Aspirin Use: Significant Change in National Guidelines for Taking Aspirin to Prevent Heart Disease and Stroke

person holding a pill on their hand

The United States Preventive Services Task Force (USPSTF) recently finalized new guidance advising against daily aspirin use by certain people to prevent a first heart attack or stroke – a reversal of the panel’s 2016 recommendations.   

In general, for people 40 to 59 years of age who are at increased risk of developing heart disease, the USPSTF recommends that the decision to take a daily aspirin as a preventive measure be based on each person’s unique medical history. The task force discourages initiating aspirin use as a preventive measure for people ages 60 and older.

These guidelines do not apply to individuals already diagnosed with cardiovascular disease, including those who have had a heart attack, atrial fibrillation, stroke, valvular heart disease, peripheral arterial disease or who have had aspirin prescribed following a coronary stent procedure. 

“In certain individuals, daily aspirin use may cause additional harm,” explains Inova cardiologist Henry Tran, MD. “The guidance discourages aspirin use to avoid a first heart attack or stroke for some people because of growing research around aspirin-related bleeding problems, including in the brain and gastrointestinal tract. This risk increases with age.”

The new guidelines are based on recommendations from a volunteer group of medical experts who concluded that for most adults ages 40 to 59 with risk factors for developing cardiovascular disease, a daily aspirin regimen offers a “small net benefit.” For adults ages 60 and older who do not have cardiovascular disease, the task force concluded there is “no benefit” to starting a daily aspirin regimen. Importantly, the task force did not advise adults who are currently taking aspirin to stop the practice.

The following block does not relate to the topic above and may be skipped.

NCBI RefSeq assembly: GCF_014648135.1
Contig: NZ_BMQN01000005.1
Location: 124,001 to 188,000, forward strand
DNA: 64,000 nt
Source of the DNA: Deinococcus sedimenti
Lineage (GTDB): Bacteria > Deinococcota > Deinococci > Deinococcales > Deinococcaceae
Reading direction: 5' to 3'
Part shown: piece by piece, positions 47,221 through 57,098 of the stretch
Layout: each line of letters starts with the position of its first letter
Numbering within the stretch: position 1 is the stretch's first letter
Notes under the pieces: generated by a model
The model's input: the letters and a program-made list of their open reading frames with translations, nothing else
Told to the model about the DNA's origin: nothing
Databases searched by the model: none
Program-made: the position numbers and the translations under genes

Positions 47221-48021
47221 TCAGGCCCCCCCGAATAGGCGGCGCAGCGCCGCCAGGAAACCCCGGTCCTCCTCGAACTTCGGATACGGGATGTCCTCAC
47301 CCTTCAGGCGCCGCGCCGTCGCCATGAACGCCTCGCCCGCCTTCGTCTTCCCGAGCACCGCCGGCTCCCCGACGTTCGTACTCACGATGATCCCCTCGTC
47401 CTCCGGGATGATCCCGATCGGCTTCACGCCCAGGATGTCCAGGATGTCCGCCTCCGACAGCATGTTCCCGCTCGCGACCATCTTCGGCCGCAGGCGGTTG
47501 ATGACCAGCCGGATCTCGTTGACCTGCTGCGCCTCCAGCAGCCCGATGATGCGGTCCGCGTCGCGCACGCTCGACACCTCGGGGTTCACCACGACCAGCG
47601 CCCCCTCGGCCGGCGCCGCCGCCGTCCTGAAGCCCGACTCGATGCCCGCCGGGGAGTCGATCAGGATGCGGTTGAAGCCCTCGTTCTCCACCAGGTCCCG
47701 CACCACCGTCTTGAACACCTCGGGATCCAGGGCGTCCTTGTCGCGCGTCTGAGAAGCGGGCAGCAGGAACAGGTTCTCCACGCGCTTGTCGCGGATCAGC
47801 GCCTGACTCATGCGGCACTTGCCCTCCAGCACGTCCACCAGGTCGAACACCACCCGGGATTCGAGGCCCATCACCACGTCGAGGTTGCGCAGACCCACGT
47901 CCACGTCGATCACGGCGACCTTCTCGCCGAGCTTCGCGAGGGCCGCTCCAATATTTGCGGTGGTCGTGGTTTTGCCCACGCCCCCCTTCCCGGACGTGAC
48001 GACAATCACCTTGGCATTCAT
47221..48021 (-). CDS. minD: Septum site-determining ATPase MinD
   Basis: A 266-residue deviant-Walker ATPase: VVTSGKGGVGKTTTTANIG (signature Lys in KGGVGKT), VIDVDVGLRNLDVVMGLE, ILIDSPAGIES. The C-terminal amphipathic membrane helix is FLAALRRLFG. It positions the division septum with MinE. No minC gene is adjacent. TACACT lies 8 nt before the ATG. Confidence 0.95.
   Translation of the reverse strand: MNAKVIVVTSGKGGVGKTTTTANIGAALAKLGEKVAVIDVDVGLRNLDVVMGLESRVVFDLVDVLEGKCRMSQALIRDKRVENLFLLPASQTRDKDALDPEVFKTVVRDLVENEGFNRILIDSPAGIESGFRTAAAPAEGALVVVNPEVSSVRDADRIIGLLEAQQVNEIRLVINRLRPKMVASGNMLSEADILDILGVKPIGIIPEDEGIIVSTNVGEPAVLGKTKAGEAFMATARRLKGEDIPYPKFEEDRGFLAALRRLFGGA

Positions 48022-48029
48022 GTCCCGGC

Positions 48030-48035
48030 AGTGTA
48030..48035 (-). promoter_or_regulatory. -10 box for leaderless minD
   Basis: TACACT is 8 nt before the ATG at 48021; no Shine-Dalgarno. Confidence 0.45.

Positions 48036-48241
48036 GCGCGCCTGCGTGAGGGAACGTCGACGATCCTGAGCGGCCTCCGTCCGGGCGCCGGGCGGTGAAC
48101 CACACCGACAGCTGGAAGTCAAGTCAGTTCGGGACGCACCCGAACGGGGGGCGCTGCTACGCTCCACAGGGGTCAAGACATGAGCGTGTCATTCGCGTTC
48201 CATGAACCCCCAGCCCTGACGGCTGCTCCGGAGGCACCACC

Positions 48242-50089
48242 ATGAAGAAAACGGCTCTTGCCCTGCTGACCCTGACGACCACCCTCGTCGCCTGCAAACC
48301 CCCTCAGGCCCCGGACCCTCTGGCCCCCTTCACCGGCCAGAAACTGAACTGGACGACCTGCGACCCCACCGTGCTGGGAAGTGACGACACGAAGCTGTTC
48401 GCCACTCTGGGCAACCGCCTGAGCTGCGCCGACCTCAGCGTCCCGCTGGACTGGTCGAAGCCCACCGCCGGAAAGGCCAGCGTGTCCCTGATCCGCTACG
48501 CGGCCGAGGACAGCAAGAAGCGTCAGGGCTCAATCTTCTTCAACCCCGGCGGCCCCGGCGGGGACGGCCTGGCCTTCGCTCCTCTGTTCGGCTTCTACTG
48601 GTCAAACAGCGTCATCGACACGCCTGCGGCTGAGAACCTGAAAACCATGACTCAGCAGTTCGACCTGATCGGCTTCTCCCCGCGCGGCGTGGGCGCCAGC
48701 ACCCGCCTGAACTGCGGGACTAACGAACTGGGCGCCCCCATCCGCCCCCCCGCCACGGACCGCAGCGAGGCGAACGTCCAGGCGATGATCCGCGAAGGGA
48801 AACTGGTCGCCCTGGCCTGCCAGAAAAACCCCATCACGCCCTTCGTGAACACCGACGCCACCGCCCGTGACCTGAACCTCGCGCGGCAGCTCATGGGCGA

“We want people to understand that aspirin use guidelines differ based on each person’s individual circumstances,” said Tina Slottow, MD, an Inova cardiologist. “Patients who are currently taking aspirin should not stop until they have discussed the pros and cons with their personal physician, who will consider the patient’s age, family history, cardiovascular risk factors, medications and risk of bleeding.”

The updated guidance brings the USPSTF guidelines in line with guidance previously issued by the American College of Cardiology and the American Heart Association.

Details of the task force’s recommendations can be found here: Aspirin Use to Prevent Cardiovascular Disease: Preventive Medication.

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